The Think One Team model has identified five crucial practices that characterise the behaviors and culture of organizations that have great teamwork within and between teams. You can use these to strengthen your business culture and performance.
1. Share the big picture
To establish and build a team that performs under pressure you must ensure that everyone and every team knows and shares their part in the bigger picture. That picture might be of the business vision and values, or simply just understanding workload and priorities in the next few weeks. Without it, your employees’ likely response to pressure will be to get busy and blinkered which means gaps, duplication and inefficiencies.
Sharing the big picture starts with you and the way you interact with other leaders in the business. There are many clever ways that effective leaders share the big picture:
• Define a small set of ‘trademark’ values and behaviors that you want to characterise the business. If possible, get the whole team involved in formulating this because it will generate energy and commitment.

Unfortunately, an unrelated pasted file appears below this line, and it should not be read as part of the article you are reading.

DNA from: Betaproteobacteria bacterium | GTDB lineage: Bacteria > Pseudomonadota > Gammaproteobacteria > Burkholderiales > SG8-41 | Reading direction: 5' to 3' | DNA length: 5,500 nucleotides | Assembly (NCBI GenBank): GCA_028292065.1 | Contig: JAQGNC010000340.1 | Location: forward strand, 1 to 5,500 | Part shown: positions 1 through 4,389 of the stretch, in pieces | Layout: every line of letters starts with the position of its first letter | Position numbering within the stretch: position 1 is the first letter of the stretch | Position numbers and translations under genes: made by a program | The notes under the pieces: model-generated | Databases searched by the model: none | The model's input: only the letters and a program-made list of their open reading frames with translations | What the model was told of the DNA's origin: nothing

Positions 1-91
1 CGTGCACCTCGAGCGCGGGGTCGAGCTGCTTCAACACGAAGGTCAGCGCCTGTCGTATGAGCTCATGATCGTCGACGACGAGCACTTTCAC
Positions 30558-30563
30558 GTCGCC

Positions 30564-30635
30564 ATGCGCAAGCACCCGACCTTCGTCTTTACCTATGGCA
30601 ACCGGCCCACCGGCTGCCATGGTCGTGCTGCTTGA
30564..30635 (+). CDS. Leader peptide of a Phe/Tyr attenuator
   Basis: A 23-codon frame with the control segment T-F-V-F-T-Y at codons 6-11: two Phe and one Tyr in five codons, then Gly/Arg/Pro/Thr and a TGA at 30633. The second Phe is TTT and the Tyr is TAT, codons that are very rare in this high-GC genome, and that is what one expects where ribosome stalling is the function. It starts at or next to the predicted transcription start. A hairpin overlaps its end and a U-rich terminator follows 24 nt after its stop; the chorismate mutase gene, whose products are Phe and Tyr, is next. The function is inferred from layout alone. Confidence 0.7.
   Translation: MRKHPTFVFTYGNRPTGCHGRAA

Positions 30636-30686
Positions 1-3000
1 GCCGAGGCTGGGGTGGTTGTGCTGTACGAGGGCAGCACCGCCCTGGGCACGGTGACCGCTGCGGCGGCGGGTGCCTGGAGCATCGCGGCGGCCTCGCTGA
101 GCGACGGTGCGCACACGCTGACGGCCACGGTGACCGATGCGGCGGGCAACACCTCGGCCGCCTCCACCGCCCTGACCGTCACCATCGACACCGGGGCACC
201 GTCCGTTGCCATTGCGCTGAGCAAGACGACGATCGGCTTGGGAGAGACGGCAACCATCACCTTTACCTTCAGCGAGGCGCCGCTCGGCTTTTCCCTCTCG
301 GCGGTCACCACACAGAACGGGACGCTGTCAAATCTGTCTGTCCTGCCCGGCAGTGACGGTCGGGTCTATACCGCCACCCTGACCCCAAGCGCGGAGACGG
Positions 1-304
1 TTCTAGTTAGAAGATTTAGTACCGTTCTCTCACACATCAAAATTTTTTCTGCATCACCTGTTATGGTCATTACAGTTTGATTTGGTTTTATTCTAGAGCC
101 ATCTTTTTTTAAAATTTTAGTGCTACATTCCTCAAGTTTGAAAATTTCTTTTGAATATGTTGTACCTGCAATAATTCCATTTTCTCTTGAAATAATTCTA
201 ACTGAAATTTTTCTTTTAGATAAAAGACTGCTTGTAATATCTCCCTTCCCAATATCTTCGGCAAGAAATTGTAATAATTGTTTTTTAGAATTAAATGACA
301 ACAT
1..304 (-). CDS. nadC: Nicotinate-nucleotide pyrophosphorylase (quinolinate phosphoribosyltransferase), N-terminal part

• Get into the habit of engaging people early in any new initiative. Keep them informed, explain the ‘why’ behind decisions and consider the impact change has on people.
• Use 3-monthly updates to share the big picture of the business plan and goals.
In a busy world, in even the smallest of businesses, people lose motivation and direction if they don’t understand the bigger picture.
2. Share the reality
If there is one characteristic of high performing teams that sets them apart it is open and honest conversations. They don’t sugar coat their stories, they seek, offer and receive feedback and they respectfully challenge each other.
When the opposite prevails, people avoid and deny reality – which puts your business at risk because people won’t raise concerns.
One of our clients has embedded the Think One Team method into his small business using the following three guidelines to which all managers are committed:
1. Put values first in recruitment decisions